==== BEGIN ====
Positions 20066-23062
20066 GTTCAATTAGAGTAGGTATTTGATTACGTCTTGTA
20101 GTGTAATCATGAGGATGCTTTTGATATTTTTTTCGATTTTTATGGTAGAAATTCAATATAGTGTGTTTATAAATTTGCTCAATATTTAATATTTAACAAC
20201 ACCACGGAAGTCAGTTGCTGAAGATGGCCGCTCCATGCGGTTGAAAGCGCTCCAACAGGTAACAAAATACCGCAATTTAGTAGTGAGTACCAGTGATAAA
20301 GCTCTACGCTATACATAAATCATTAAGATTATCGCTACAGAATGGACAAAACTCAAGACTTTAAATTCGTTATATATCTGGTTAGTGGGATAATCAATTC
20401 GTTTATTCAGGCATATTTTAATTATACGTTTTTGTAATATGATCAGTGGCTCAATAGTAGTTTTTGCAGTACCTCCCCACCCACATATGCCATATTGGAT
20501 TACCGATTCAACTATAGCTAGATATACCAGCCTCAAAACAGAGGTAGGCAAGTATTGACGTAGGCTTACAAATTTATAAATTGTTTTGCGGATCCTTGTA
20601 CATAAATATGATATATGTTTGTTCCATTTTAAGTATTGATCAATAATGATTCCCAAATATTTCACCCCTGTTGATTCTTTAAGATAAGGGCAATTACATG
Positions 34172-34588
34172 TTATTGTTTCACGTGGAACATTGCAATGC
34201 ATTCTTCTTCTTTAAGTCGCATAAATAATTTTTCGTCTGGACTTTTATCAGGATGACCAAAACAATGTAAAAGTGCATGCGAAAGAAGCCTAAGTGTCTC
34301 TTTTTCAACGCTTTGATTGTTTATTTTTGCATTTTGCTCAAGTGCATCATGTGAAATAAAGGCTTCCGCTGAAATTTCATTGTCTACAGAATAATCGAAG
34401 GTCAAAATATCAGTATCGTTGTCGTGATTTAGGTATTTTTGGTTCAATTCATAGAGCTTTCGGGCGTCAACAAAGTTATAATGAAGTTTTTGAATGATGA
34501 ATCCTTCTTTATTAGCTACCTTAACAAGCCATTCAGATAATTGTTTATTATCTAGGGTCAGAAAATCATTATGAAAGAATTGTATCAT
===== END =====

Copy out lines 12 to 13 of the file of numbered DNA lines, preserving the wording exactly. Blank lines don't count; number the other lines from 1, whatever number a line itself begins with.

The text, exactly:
34301 TTTTTCAACGCTTTGATTGTTTATTTTTGCATTTTGCTCAAGTGCATCATGTGAAATAAAGGCTTCCGCTGAAATTTCATTGTCTACAGAATAATCGAAG
34401 GTCAAAATATCAGTATCGTTGTCGTGATTTAGGTATTTTTGGTTCAATTCATAGAGCTTTCGGGCGTCAACAAAGTTATAATGAAGTTTTTGAATGATGA